1 .The primary game on Tour is 9-ball. Each event is two-days, $700-$1,000 added, guaranteed.
- There is a mandatory players meeting on-site, Saturdays, beginning at 11:00am. This meeting includes player registration, “new player” orientation, question and answer session, and the tournament draw to determine player placement in the bracket. Tournament matches start between 11:30am and 12:00pm.
- Events are played on 7’, 8’, and 9’ tables. Game, format, and equipment type for each event are indicated on the respective flyer, and the annual schedule.
- Matches are a race to 7 on the winners’ side, and a race to 5 on the one-loss side. Each event is true double elimination, including the finals.
- On event weekends, rooms open Saturday at 10:00am, and Sunday at 11:00am. Free practice begins when the doors open. On day two, matches will begin at 12:00pm.
- THE GAME. The primary game on Tour is 9-ball, played with pool balls numbered one through nine, pocketed in rotation. The first player to legally pocket the 9-ball wins. A player does not have to call the shot, or the pocket, as long as the player legally pockets the ball(s). The same rules will apply for both 9-ball and 10-ball, with the exception of, 1) in 10-ball, the player is required to call the pocket for the 10-ball, and, 2) when breaking 10-ball, a pocket may be called for the 10-ball prior to the break, and if the 10-ball is made in the called pocket, it is a win.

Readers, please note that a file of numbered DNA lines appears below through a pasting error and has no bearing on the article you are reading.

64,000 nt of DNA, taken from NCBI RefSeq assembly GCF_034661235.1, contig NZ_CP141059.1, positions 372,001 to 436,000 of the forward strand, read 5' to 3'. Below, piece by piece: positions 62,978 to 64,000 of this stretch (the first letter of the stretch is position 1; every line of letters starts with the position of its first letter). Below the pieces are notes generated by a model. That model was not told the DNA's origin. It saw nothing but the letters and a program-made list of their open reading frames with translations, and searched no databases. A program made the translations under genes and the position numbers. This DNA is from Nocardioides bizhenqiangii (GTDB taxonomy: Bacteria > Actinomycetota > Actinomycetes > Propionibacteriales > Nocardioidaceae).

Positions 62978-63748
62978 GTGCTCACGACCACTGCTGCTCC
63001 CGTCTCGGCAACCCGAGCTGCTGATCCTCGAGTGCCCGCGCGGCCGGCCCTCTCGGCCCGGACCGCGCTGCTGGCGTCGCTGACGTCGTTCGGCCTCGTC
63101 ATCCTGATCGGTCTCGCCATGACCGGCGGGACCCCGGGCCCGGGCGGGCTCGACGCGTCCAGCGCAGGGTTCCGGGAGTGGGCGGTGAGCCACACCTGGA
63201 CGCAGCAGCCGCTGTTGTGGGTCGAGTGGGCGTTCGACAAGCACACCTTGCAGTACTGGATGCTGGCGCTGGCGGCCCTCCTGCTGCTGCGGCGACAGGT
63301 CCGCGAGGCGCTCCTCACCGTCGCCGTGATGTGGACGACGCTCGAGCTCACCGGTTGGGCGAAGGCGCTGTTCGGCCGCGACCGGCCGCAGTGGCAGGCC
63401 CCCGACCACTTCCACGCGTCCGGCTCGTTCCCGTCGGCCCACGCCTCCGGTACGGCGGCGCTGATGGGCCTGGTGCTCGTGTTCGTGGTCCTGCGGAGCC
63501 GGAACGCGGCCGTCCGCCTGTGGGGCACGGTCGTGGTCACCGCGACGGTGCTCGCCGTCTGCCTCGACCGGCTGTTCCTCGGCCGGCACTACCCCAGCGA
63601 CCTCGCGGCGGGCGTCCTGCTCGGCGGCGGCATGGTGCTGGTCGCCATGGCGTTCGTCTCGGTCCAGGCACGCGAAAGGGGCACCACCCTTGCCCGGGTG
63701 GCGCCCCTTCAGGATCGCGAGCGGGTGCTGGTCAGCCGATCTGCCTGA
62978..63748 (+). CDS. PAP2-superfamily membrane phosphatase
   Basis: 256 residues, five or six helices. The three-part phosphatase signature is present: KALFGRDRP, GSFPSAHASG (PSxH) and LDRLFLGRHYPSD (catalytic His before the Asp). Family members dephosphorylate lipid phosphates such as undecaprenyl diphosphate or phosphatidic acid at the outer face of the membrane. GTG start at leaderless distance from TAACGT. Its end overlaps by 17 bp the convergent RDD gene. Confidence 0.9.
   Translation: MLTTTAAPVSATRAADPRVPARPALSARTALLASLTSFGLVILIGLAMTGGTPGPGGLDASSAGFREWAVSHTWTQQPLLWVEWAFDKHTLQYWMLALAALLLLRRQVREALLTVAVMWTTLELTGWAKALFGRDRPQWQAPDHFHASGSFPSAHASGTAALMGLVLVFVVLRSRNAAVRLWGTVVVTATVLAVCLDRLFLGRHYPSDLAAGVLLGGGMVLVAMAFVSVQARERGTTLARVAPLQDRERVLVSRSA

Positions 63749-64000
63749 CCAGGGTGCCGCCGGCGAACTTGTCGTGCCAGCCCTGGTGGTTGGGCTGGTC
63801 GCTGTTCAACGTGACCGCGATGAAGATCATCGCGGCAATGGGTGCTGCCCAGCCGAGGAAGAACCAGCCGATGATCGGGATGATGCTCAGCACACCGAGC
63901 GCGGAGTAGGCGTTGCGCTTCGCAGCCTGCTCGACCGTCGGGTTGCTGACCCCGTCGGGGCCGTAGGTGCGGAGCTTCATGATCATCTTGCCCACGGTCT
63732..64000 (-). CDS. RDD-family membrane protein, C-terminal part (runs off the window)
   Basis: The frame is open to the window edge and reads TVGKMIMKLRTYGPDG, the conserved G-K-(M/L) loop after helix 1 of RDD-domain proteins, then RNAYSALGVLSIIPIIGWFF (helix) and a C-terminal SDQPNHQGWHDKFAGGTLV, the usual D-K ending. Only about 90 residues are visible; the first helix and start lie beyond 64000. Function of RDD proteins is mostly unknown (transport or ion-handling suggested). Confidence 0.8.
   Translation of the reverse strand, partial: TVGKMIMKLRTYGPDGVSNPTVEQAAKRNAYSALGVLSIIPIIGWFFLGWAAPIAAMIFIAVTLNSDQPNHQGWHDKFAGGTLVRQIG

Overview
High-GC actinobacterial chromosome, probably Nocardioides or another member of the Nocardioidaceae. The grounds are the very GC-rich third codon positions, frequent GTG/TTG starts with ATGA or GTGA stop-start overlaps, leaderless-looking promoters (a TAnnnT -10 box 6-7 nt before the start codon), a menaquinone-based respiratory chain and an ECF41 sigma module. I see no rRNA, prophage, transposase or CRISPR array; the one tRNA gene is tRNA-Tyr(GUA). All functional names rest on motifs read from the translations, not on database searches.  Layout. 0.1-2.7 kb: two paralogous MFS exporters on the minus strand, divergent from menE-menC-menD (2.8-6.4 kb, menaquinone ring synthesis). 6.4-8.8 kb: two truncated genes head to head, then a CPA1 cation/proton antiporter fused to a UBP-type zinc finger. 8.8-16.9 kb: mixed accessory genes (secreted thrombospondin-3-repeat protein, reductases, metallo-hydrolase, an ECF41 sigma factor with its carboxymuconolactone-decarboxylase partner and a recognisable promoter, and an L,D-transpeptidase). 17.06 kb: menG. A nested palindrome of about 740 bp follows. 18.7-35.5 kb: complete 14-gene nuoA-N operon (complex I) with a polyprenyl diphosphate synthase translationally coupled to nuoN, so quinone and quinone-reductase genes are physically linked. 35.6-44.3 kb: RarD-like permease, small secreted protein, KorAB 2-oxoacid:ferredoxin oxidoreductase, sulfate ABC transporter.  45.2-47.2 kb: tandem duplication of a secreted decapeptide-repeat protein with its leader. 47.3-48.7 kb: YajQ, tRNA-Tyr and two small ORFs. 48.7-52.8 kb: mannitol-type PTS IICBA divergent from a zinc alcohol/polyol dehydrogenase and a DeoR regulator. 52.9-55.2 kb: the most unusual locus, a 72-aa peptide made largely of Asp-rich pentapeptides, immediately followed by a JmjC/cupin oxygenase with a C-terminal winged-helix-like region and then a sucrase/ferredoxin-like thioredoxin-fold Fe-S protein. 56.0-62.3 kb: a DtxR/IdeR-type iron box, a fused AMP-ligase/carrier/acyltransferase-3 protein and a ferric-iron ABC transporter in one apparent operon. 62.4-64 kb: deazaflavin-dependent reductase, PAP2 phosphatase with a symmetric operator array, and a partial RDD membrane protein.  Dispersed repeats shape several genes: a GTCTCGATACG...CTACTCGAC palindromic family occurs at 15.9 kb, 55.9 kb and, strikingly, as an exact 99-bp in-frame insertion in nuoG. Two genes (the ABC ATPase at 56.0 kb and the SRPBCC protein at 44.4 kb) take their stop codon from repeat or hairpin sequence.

- Flip a coin to determine who breaks first. Then alternate the break for the remainder of the match. Players must break with the cue ball completely behind the head string, striking the head ball (one-ball), first. After the break, if the 9-ball is pocketed in either of the bottom two corner pockets, it is spotted and play resumes. If the 9-ball is legally pocketed anywhere else on the table, it is considered a “win”. The player breaking must pocket at least one object ball to continue her inning at the table.
- Players will rack for themselves when they are breaking. The one-ball is racked on the spot, with the 9-ball in the middle, and the two-ball in the back. The other balls must be placed in random order; no pattern racking. In 10-ball, the one-ball is placed on the spot, the ten-ball in the middle, and the two-ball and three-ball on each corner.
- ROLL OUT. At times, following the break shot, a player is unable to strike the lowest numbered ball, first. Essentially, the ball they must strike first is hidden by impeding balls. This player may elect to “roll out” or “push out”. The minimum requirement for a roll out shot is the tip of the cue must make contact with the cue ball. The player must notify her opponent that she is going to exercise her option to roll out. Once a player executes a roll out, her opponent has the option to pass the shot back. If the shot is passed back to the player who rolled out, that player must take the shot.
- Any cue ball foul will result in ball-in-hand for the incoming player. Fouls include:
- Cue ball scratches
- Jumping balls off the table
- Pushing through the cue ball
- Disturbing the cue ball in any way
- Moving two or more object balls in play
- A moved ball impedes the path of the cue ball
- Failing to strike the lowest numbered ball, first
- Failing to drive one ball to a rail, following execution
- Moving an impeding ball; for example, when the player is jacked up over a ball